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State health and environment officials met with about 60 concerned parents and community members in the Waterfront School on Tuesday to share plans and get feedback on a proposal to spend $7.4 million to clean up a hazardous-waste site adjacent to the school.

The site is about an acre in size, just north of the school, and encompasses part of the school parking lot, said Martin Doster, a regional engineer for the Buffalo office of the state Department of Environmental Conservation.

It was originally the site of a manufactured-gas plant that operated from 1870 to the early 1900s, he said. The volatile and semivolatile wastes found on the property were byproducts of the manufacturing process. The site is now owned by the Buffalo Urban Renewal Agency.

Both DEC and Health Deparment representatives said the site poses no immediate health risk because most of the contaminants are either below ground or fenced off. They added that their testing of more than 100 soil and water samples in 1996 show that the contaminants have not migrated beyond the gas plant's original site.

To safeguard the public and the environment, however, Doster said the DEC considered four means, ranging from simply fencing off or capping the property to doing a partial or full-scale excavation.

"There was a lot of discussion, a lot of disagreement about this," Doster said.

Ultimately, the DEC recommended that complete excavation was necessary to protect the public and allow future development of the land.

School employees, parents and residents of the Pine Harbor and Shoreline apartments expressed concerns about the health implications of the site and questioned the safety of a cleanup proposal that would unearth volatile chemicals.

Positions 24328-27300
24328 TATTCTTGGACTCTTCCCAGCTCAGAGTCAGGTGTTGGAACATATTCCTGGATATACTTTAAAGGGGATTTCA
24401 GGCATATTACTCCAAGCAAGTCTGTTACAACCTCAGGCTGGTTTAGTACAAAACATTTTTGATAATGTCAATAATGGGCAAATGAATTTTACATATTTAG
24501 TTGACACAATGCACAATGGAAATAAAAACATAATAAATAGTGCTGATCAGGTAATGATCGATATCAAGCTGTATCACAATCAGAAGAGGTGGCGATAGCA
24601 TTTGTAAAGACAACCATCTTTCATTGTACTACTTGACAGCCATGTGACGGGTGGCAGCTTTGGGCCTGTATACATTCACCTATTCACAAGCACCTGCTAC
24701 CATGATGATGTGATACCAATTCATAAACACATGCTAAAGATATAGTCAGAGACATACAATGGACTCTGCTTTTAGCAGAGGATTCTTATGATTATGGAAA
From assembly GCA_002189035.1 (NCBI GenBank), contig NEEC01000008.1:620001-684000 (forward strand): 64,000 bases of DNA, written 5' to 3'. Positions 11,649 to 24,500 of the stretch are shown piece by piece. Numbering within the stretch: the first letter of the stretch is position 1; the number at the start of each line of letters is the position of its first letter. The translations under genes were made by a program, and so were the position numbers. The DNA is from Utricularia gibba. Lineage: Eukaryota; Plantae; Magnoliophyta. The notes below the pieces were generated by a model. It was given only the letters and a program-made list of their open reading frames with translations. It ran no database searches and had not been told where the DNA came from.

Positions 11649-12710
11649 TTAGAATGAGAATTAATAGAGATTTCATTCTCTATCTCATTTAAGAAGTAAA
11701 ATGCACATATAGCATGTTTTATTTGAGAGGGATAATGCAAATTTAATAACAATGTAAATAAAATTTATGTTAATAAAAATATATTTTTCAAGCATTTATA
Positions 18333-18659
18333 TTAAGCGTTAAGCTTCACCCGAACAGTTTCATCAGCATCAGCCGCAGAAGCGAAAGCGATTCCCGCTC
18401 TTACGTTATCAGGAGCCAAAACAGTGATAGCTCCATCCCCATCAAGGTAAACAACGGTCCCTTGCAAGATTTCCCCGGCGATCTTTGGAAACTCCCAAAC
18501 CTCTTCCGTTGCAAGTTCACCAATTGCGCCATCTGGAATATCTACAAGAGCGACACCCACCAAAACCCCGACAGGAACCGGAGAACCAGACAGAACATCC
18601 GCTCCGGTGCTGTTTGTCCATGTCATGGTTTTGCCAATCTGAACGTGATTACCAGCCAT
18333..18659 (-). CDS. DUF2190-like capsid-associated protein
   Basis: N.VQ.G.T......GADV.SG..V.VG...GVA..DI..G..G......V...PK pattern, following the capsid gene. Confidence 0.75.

Apartment residents noted that many people living in Pine Harbor and Shoreline suffer from serious health problems and diseases that could easily worsen. They questioned whether they and their children were at risk at home and at school.

Despite assurances given at the meeting that they were not at risk, many residents left feeling skeptical.

"They tell you that, then 20 years later, my granddaughter is born without an arm," said Pine Harbor resident Sayonara Hunter.

School staff members also expressed concern that the excavation would seriously disrupt the school environment. When the site was first discussed during a public meeting in 1996, they said they were told that capping the property would be enough to contain the problem.

"In 1996, we didn't know what we know now," Doster responded.

That knowledge includes how far the contamination extends below ground and its impact on the groundwater, he said.

Even if feedback to the proposal were positive, Doster said, it still would take about two years before the cleanup could begin. In the meantime, he said, another hazardous-waste study is being done on property owned by National Fuel just south of the school.

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